Geography is a popular and well regarded subject within the school. The department currently consists of six Geography teachers, with several also teaching other subjects. Lessons are mainly taught in specialised rooms, which are next to each other in a well-equipped block that was built in 2004. Each room is modern and well-resourced with its own whiteboard, interactive smartboard and computer linked to the school network. A dedicated computer room with 30 terminals is nearby.

Lessons are varied with a mix of problem solving exercises, research based activities, worksheets, use of the interactive smartboard, DVDs and group work. ICT is used to enhance students learning where possible, for example for researching and presenting information. Fieldwork is important and Year 7 students use the local area, Year 8 visit the coast at Flamborough and Year 10 GCSE students go on a residential fieldtrip in April to Bewerley Park to help them complete their controlled assessment. Year 12 fieldwork is carried out at the Cranedale Centre over three days in October. In addition, there is a fieldtrip to Iceland for Year 12/13 students to explore issues about plate tectonics, geothermal activity and tourism.

The department has friendly, enthusiastic and committed teachers who are continuing to improve the already high standards that have been achieved in the past.

  • Mr P Hickling PHk
  • Miss R Brady RBr
  • Mrs L Butcher LB
  • Miss L Goodall LG
  • Mr T Morris TM
  • Miss H Symons HS

The Key Stage 3 curriculum contains a range of engaging topics that develop the students’ geographical understanding and their Key Learning Attributes. In Year 7 the students investigate issues relating to their local to global links. This includes topics such as Our place in the world, Geography and survival, Settlement issues and Debating development. In Year 8 the students investigate issues relating to Violent volcanoes, Energetic earthquakes, Slumming it, Investigating India and Crumbling coasts. In Year 9 the students investigate issues relating to Respecting rainforests, Awesome Antarctica, Desolate deserts and Climate chaos. Where possible, local fieldwork is carried out in Year 7 to investigate land use and the issues regarding the Germany Beck Housing development. In Year 8 students carry out fieldwork at Flamborough Head to examine the formation of coastal features.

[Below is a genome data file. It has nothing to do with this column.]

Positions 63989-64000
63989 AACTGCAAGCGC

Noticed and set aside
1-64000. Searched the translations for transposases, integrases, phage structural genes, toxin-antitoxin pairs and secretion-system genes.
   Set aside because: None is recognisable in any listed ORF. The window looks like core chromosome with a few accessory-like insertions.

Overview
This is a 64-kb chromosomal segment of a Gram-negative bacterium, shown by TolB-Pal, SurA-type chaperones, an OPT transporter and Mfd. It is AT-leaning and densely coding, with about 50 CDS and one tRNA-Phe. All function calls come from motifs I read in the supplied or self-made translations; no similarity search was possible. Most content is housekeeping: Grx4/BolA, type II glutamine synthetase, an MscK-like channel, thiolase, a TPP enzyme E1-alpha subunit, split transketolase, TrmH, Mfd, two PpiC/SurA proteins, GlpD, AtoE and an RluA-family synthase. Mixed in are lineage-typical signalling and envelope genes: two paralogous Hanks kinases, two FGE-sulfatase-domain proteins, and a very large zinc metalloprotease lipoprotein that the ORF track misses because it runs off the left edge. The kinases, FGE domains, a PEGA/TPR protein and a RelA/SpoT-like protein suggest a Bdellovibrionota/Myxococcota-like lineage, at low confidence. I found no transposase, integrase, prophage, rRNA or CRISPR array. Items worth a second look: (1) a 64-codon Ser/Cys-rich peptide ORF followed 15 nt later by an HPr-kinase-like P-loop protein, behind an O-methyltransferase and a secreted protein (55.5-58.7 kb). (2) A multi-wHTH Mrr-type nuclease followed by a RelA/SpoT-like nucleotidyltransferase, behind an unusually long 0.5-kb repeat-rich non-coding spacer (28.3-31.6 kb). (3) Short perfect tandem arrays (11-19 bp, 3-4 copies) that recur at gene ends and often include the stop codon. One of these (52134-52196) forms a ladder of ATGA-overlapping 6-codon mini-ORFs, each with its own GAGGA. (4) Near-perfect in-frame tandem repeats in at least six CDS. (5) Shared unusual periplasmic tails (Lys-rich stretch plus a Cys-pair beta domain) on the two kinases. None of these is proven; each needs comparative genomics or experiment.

At Key Stage 3 there are eight classes split into two halves of the year. Each half has one lower ability set, with the rest of the students mixed into the other three sets. In Years 8 and 9, each half of the year has one set one, two set twos and one set three.

Geography is a popular option choice at GCSE with a large proportion of students taking the subject. Students are taught in four to six groups that are usually set by ability. Students follow the AQA Syllabus B which is an issue based course examining units such as coastal processes, urban environment, natural hazards and global tourism. Students also complete two controlled assessments. Students enjoy the course and many build upon their success, both in terms of their overall attainment and in comparison with their FFT-D estimated grades, by studying Geography at A level

Unit 1 – Coasts and Urban Environment

  • Coastal processes and landforms
  • Coastal management and sustsinabilty
  • Urban issues in MEDCs and LEDCs
  • Sustainable regeneration of cities

Unit 2 – Natural Hazards and Global Tourism

  • Earthquakes, Volcanoes, Hurricanes and Wildfires
  • Growth, impacts and management of tourism
  • Tourism and development issues

Unit 3 – Controlled Assessment

  • Fieldwork Investigation – Write up fieldwork (15%)
  • Issue Evaluation – Internet research report (10%)

Residential fieldtrip e.g. to Bewerley Park – three days of fieldwork and outdoor activities.


  • Units 1-2 exams at the end of Year 11 (75%)
  • Unit 3 – project work during lessons end of Year 10 and start of Year 11 (25%)

Students follow the AQA Syllabus which in AS covers topics such as rivers, coasts, population and food supply. At A2 students will investigate natural hazards, climate, world cities and development/globalisation issues. Students enjoy learning in an engaging environment where their curiosity regarding the complex interconnections in the world is allowed to develop. Students are expected to show initiative by independently researching geographical events. Students get the opportunity to go the Cranedale Centre in the Yorkshire Wolds to carry out first hand investigations into farming (environmental stewardship issues and intensification), rivers (downstream changes in a river profile) and coasts (evaluate contrasting management strategies to coastal erosion). Students also get the opportunity to go to Iceland with Discover the World where fieldwork is carried out about tectonic forces, the impacts of volcanic activity, geothermal energy and tourism. Many students become passionate geographers and further their geographical studies at university and several students have progressed on to having careers inspired by their geographical experiences.

Exam board specification